SAN FRANCISCO (AP) — Former eBay chief executive Meg Whitman resurfaced Thursday after months of silence following her loss in the California governor’s race, being named to the Hewlett-Packard Co. board of directors and indicating she wants to stay involved in politics.
Whitman was one of five people named Thursday to the HP board. The action was part of a shake-up at the world’s largest technology company, as measured by revenue.
She also indicated in a brief interview with the San Francisco Chronicle that she plans to take on other public roles.
“Certainly I’m going to keep my hand in public policy and politics, but I’m also going to do some boards and you know, probably some big company boards, some smaller boards, some nonprofit boards,” she said in a video interview posted on the Chronicle website.
Whitman, a Harvard alumna, spoke to the reporters after a private address to about 20 female Harvard undergraduates at the University Club in San Francisco. It was before the HP board shake-up was announced.
Whitman, a Republican, spent $144 million from her personal fortune in what became the most expensive statewide race in the nation’s history. She raised an additional $30 million, mostly from corporations and wealthy individuals.
She lost the November race to Gov. Jerry Brown, a Democrat. Whitman declined to comment Thursday on the budget proposal Brown presented this month.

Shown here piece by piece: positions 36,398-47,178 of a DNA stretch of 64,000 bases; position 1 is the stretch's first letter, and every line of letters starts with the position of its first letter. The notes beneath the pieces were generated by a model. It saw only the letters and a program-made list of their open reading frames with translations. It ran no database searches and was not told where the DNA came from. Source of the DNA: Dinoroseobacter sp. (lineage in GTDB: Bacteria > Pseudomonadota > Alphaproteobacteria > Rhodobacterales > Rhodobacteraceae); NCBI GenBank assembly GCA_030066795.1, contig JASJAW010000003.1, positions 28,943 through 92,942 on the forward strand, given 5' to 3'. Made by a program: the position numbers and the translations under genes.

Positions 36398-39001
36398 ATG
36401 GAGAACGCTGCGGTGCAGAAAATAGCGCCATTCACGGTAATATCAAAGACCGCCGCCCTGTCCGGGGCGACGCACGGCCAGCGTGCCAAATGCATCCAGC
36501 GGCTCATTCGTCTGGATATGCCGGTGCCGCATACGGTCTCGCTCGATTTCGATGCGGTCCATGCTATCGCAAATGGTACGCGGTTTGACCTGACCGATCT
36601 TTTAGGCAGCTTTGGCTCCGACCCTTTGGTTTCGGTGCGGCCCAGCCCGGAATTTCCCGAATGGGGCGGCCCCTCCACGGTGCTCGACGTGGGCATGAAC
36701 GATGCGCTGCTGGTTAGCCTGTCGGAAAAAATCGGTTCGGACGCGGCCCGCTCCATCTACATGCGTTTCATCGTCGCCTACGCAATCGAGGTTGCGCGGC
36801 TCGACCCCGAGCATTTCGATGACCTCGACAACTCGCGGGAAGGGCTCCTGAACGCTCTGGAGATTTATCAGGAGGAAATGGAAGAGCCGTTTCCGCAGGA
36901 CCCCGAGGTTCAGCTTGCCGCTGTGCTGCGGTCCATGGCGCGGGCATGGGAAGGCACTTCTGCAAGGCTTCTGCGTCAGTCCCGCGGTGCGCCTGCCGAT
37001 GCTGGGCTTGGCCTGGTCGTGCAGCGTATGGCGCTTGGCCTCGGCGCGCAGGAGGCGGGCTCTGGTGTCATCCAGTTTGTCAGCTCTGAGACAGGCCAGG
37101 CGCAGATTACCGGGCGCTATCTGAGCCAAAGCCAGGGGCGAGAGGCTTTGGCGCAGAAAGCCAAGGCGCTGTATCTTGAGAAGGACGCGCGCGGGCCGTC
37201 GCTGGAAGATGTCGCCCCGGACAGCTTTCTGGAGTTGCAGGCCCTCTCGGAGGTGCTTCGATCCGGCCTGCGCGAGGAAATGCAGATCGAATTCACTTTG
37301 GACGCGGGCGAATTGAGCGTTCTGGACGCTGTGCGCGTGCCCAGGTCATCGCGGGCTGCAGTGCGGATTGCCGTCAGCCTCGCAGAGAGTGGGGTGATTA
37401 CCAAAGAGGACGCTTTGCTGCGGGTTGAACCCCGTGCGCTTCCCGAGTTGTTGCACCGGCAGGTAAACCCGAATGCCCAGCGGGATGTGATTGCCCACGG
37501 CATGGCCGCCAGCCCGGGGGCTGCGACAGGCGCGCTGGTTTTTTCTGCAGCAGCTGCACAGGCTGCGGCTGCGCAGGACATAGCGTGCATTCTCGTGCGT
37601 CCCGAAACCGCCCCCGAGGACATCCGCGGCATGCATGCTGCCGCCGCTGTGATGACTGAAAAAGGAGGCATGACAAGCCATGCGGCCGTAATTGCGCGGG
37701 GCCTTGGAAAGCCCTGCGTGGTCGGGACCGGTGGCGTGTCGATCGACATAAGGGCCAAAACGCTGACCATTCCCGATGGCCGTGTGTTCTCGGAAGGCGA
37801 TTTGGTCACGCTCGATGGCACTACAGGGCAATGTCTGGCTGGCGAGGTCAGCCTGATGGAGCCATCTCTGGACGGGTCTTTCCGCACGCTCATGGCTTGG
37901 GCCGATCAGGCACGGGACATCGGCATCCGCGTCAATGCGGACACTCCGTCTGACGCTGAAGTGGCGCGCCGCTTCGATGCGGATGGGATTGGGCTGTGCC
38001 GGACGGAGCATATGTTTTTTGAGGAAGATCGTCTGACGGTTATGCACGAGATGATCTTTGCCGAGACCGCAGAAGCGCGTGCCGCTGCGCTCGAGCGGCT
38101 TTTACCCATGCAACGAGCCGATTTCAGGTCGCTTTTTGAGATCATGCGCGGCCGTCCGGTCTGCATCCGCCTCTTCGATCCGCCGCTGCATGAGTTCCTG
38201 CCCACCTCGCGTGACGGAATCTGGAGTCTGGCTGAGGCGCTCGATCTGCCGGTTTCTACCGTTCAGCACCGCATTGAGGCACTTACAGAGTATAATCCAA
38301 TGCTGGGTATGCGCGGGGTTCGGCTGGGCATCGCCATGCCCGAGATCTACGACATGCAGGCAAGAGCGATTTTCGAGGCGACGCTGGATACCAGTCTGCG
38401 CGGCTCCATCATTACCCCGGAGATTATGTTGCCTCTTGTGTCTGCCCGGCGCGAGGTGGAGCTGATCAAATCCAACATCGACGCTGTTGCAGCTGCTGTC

“I don’t think it’s appropriate for me to be commenting on anything. I want him to be successful; California needs him to be successful. Let’s give the guy a chance to turn (the state) around,” Whitman told the Chronicle.
“I will keep my hand in. I care a lot about this state, right? So I will weigh in over time on policy and things,” Whitman said.
Whitman, 54, avoided in-depth discussions with reporters for much of her campaign, and her latest appearances seem to take a similar approach.
Thursday’s speech was private, as is Whitman’s planned address later this month to a group of women business leaders in Redwood City. The event is hosted by the Bay Area Council, but unlike the group’s other events, it is not open to the media.
Even as Whitman begins to re-emerge, her campaign consultants are bypassing a political round-table event beginning Friday at the University of California, Berkeley.
The university’s Institute for Governmental Studies has invited the consultants who worked on the primary and general election gubernatorial campaigns for Whitman, Brown, Steve Poizner, Tom Campbell and Gavin Newsom.
Whitman’s consultants will be the only ones missing.
The institute has hosted the gathering after every governor’s race since 1990 to deconstruct the campaigns. Whitman said she didn’t feel it was necessary.
“Listen, we ran the best campaign that we knew how to run. Obviously, it didn’t work out,” she told the Chronicle. “I don’t know that it makes a lot of sense to rehash the whole thing.”
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